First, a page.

2) I was the second marriage child for my dad. His kids were college-aged when they divorced. He had them over for Christmas as his only contact and has never been and still is not a part of their lives. And he honestly cries when his son doesn’t send him a Father’s Day card (granted, he only completely wrote off dad about ten years ago). I remember when I was a kid being sent out of the room (and listening at the door). He would go on and on about how pathetic they were and they needed to get their lives together. You could always feel the tension during dinner because everyone knew it was coming. My dad sucks.

    3)I’m another one whose parents are still married but my dad doesn’t know me at all. He stayed alone with me once as a baby, stuck me with a diaper pin, got treated to a stream of excrement splayed in his general direction, and never tended to me again. I’m in my late 30′s and every conversation with him is evidence that he doesn’t know me, doesn’t want to know me and only wants me to cook him dinner when Mom gets a break to go out of town (usually to visit point 1 family) and work all his fancy electronic equipment that he doesn’t know how to use.

  105. Antoinette Niebieszczanski

    Not a child of divorce, and I gotta say my dad (who wasn’t The Ideal by any standard) was pretty cool about spending time with me when I was a wee one. We’d biff off together on Saturday mornings so my mom could go to the Beauty Parlor to get her hair fixed. Me & my dad would go for donuts or sundaes or to visit his stepdad. (I have many happy memories of playing checkers & eating Cheetos with Grandpa Sam while listening to Roy Orbison.)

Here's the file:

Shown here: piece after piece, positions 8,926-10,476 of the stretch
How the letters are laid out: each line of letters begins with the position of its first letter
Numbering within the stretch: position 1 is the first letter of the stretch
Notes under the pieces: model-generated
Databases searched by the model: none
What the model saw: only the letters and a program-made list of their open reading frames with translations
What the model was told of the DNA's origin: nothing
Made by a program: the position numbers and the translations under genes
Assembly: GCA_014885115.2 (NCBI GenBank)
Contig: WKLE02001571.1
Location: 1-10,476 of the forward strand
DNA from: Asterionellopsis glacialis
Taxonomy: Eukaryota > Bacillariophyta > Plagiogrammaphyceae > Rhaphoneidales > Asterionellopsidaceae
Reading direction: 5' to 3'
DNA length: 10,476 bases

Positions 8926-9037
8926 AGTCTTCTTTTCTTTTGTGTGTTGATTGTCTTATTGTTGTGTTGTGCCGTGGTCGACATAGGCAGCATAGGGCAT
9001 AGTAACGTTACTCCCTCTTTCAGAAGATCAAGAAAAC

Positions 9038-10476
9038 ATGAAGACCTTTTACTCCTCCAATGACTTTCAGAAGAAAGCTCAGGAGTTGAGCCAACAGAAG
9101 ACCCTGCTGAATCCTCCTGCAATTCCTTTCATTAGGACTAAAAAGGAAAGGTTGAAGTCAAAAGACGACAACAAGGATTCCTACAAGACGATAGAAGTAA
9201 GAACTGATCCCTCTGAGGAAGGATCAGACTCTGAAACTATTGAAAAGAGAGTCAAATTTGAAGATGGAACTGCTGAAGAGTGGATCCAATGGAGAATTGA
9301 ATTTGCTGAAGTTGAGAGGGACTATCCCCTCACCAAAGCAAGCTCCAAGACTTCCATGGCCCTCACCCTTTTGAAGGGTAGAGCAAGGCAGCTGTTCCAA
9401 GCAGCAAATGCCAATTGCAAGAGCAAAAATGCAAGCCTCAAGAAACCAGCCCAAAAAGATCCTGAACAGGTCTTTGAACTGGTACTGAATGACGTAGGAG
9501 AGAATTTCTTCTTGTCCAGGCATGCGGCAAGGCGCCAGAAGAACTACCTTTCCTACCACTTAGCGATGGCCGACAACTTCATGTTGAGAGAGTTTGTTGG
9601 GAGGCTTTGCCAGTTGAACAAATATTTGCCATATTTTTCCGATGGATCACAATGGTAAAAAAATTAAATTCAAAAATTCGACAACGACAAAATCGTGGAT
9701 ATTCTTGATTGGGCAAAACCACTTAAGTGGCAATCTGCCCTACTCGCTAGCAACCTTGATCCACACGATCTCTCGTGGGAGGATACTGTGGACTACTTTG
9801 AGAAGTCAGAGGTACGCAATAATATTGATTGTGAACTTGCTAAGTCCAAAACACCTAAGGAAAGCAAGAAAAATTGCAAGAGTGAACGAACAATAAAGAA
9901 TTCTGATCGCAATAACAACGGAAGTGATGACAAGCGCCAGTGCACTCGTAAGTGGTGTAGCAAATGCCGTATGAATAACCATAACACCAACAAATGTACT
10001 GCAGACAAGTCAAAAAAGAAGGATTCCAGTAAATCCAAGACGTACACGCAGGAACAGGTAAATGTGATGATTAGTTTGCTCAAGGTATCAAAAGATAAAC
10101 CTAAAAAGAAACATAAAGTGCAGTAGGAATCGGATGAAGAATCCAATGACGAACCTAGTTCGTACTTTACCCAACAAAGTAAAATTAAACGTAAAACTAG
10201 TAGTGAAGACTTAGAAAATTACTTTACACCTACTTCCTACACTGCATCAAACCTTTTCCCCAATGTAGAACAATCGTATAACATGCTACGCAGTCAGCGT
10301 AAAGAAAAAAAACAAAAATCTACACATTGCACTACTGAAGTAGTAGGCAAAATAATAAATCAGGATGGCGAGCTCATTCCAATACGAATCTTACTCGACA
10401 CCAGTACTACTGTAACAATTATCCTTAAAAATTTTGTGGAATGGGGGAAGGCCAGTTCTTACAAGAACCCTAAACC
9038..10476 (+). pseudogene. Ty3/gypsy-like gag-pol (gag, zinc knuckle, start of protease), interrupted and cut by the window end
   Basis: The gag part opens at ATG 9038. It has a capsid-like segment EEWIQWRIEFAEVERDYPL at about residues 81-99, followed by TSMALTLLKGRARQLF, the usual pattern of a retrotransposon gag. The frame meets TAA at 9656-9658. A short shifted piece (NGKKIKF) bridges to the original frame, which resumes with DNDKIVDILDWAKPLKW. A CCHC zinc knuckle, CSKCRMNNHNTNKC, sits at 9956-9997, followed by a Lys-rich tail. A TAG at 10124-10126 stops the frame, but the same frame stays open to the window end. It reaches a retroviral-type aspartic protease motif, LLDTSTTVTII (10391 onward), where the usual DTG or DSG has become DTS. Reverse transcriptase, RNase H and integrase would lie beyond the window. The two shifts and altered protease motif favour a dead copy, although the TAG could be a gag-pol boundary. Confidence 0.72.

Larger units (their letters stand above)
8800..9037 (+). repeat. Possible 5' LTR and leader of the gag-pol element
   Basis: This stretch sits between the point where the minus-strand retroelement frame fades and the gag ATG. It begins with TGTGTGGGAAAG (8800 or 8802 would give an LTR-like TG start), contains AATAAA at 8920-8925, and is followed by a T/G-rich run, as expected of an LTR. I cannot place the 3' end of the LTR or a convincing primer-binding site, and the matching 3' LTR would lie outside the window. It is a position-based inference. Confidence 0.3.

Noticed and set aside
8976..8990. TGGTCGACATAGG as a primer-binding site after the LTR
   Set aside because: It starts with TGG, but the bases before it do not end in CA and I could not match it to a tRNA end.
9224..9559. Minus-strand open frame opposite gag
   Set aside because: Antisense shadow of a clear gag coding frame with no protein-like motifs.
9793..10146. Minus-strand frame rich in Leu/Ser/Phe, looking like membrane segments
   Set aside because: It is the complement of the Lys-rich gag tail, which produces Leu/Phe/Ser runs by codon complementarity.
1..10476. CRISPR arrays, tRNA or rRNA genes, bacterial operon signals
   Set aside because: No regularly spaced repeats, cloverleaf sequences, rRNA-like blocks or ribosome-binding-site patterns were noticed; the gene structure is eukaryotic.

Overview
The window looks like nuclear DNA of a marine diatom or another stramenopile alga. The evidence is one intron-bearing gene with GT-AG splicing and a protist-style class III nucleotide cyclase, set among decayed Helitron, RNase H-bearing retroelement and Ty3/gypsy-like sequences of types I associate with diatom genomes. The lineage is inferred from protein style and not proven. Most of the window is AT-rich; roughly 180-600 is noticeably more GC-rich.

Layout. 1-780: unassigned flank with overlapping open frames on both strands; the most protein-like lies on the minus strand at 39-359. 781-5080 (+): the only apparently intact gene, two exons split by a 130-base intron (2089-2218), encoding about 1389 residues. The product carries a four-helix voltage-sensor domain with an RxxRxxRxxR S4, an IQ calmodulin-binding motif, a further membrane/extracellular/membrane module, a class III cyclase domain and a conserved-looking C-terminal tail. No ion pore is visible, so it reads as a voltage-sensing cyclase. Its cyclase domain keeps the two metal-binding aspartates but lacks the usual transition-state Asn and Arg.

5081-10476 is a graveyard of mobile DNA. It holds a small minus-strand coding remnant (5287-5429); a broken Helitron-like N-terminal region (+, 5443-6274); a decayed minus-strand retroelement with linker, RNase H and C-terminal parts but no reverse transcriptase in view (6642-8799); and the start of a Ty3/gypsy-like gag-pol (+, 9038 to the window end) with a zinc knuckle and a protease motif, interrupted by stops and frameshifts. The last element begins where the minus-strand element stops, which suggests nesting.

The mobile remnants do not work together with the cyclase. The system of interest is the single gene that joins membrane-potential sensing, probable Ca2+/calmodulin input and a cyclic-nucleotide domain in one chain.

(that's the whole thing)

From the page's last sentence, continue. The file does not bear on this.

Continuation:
He sorta lost interest when I got old enough to have my own opinions.

  106. E

    Reading all of your stories makes me really, really sad. I guess my upbringing was exceptional, and here I was thinking it was “normal”.

    My parents are not divorced. They both worked full-time jobs and both of them took time off to take care of me and my brother during the baby years. They shared the domestic responsibilites equally (although they did different things). My dad always did the grunt work cleaning, my mom cooked dinner. Dad did the laundry, mom did the ironing. Dad washed and cared for the cars, mom saw to it that everyone had the proper size clothes. Even as a child, I knew this was not how my friends homes worked.

    I never felt I was closer to or preferred either parent, and I could always count on both of them to know who my friends were, what I was doing at school etc.
    I guess I was lucky.

  107. larkspur

    Not a child of divorce, but I suspect that if my parents had thought of it, they’d have waived custody and awarded me to my aunt or my grandparents. You’d think that two people who really didn’t enjoy children very much might have figured that out before having any, or at the very least, before they had three of them , but this was the 1950s and you simply had to accessorize. House, car, kids. They were bitterly disappointed. The house kept needing stuff like clean gutters and mowed lawns, the car kept needing gas and tires, and the kids – jeez, didn’t we just feed them yesterday?

    Too bad, so sad. But to get back to the topic, my anecdotal evidence, second-hand obviously, includes a few examples (two, specifically) of exes working hard to hammer out equitable living arrangements. One such pair lives not far from each other to facilitate the back-and-forth, and their son is doing okay. But it’s always a work in progress. It’s never a matter of figuring out the deal and then whee, it runs itself.

    All of this is secondary to my main point, which is OMG, Twisty, those cheekbones! Those eyes! That voice!

  108. larkspur

    Hey darn, those italics were supposed to close themselves after “three of them”. We can’t edit, can we?

  109. Twisty

    Fixed.

  110. Citizen Jane